Vidyo: Videoconferencing’s Best Hope?

Without HP’s support, Vidyo is just another promising startup. As the world’s biggest PC maker and a prime supplier of corporate tech, HP could bring Vidyo and videoconferencing to the corporate mainstream. Analysts expect HP to use Vidyo to distinguish HP’s computers and mobile devices from products made by rivals such as Dell (DELL) and Apple. It could also help HP build up its $35 billion-a-year a consulting business by advising companies on how to use videoconferencing to lift productivity.

It’s unclear, however, whether HP will aggressively pursue this video calling market. Although it introduced its Halo system a year before Cisco unveiled its own telepresence product, HP has just 3 percent of the videoconferencing market, compared with 45 percent for Cisco, estimates Davis. “Vidyo could be an important weapon for HP, but it all depends on what they do with it,” says Chuck House, a retired HP executive who now advises Vidyo’s board. He points out that Cisco CEO John T. Chambers promotes videoconferencing every chance he gets, “but you never hear HP say anything about it. It’s an afterthought.”

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A New Jersey startup gets pricey and basic systems communicating—and could be videoconferencing’s ticket to the mainstream

By Peter Burrows

At most companies, videoconferencing has yet to evolve from a technological parlor trick into an everyday utility like e-mail. One reason is there’s no cheap and easy way to make it available on all the devices people use. Even companies that opt for top-of-the-line equipment from Cisco Systems (CSCO) or Hewlett-Packard (HPQ)often pay nearly $1 million to upgrade the underlying corporate network, says IDC analyst Jonathan Edwards.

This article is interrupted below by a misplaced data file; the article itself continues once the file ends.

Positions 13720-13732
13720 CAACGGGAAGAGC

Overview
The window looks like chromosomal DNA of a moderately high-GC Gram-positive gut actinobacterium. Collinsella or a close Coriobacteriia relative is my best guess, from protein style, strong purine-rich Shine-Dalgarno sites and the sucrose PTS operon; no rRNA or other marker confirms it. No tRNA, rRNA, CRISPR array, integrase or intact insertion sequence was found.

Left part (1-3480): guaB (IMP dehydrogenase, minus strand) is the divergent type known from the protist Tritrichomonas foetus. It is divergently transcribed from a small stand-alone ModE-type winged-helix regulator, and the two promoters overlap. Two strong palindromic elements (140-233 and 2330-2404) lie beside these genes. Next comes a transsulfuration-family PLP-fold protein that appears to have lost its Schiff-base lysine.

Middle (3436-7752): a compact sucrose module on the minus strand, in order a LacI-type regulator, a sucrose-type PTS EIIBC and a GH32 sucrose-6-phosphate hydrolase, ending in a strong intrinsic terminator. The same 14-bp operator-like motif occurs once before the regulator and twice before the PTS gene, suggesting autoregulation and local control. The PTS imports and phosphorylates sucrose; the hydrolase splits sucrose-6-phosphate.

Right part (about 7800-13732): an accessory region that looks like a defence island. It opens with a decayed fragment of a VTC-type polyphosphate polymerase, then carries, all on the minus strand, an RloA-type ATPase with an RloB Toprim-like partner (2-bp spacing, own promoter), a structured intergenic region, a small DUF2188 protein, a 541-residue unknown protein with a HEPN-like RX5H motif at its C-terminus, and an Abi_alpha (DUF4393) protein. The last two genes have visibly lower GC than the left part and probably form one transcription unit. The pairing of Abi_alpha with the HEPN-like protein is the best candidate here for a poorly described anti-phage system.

That’s why tech industry veterans are keeping a close eye on Vidyo, whose technology will soon be sold by HP. The 120-person startup, based in Hackensack, N.J., makes software it says can run on almost any device that connects to the Net—and adjusts whether that’s a high-speed link in the boardroom or a cell connection from the 18th hole. While most companies buy a few high-end videoconferencing systems for executives, “We want to connect millions of people,” says Vidyo Chief Executive Ofer Shapiro.

The aim is to bridge the gap between traditional systems costing up to $300,000 for a just-like-being-there telepresence room and cheap but low-quality PC-based services such as Skype—and in a way that lets people using all of these options participate in calls together. Leer más “Vidyo: Videoconferencing’s Best Hope?”

Companies in Brief


Barnes & Noble: After Booking Losses, a Bookseller on Sale

Yielding to pressure from investors as a shift to digital books hits the bottom line, the biggest U.S. bookstore chain has put itself on the block. In May billionaire Ron Burkle, who owns 19 percent of Barnes & Noble (BKS), launched a lawsuit seeking to invalidate the bookseller’s “poison pill” defense against takeovers to boost the value of his holding; the sale could give him what he wants. Chairman Leonard Riggio, B&N’s biggest shareholder, says he may join with a group that will bid for the company. In June the chain forecast a possible loss of 40 cents a share for the current fiscal year due to a $140 million investment in its digital book unit.

—By David Rocks, Edited by James E. Ellis Leer más “Companies in Brief”

Explore the Titanic Wreck Site via Social Media [EXCLUSIVE]

A team of archaeologists, scientists and oceanographers will soon be revisiting the wreck of the Titanic for further scientific discovery and documentation. The entire process will be shared in near real-time with the world via social media.

The mission, Expedition Titanic, is meant to not only preserve the iconic ship — disintegrating two and half miles beneath the sea — but also to expose the wreck site to the public for the first time.

It’s a scientific undertaking like no other, but one with a very modern twist that relies heavily on social media to share the mission with the world.

The video below briefly introduces the mission behind the expedition.
The Mission: Virtually Raise the Titanic

The digital journey is the result of a partnership between RMS Titanic, Inc, a wholly owned subsidiary of Premier Exhibitions, Woods Hole Oceanographic Institution and the Waitt Institute. The expert dive doesn’t officially kick off until August 22, but the site is live and should help build anticipation for the upcoming deep sea trek.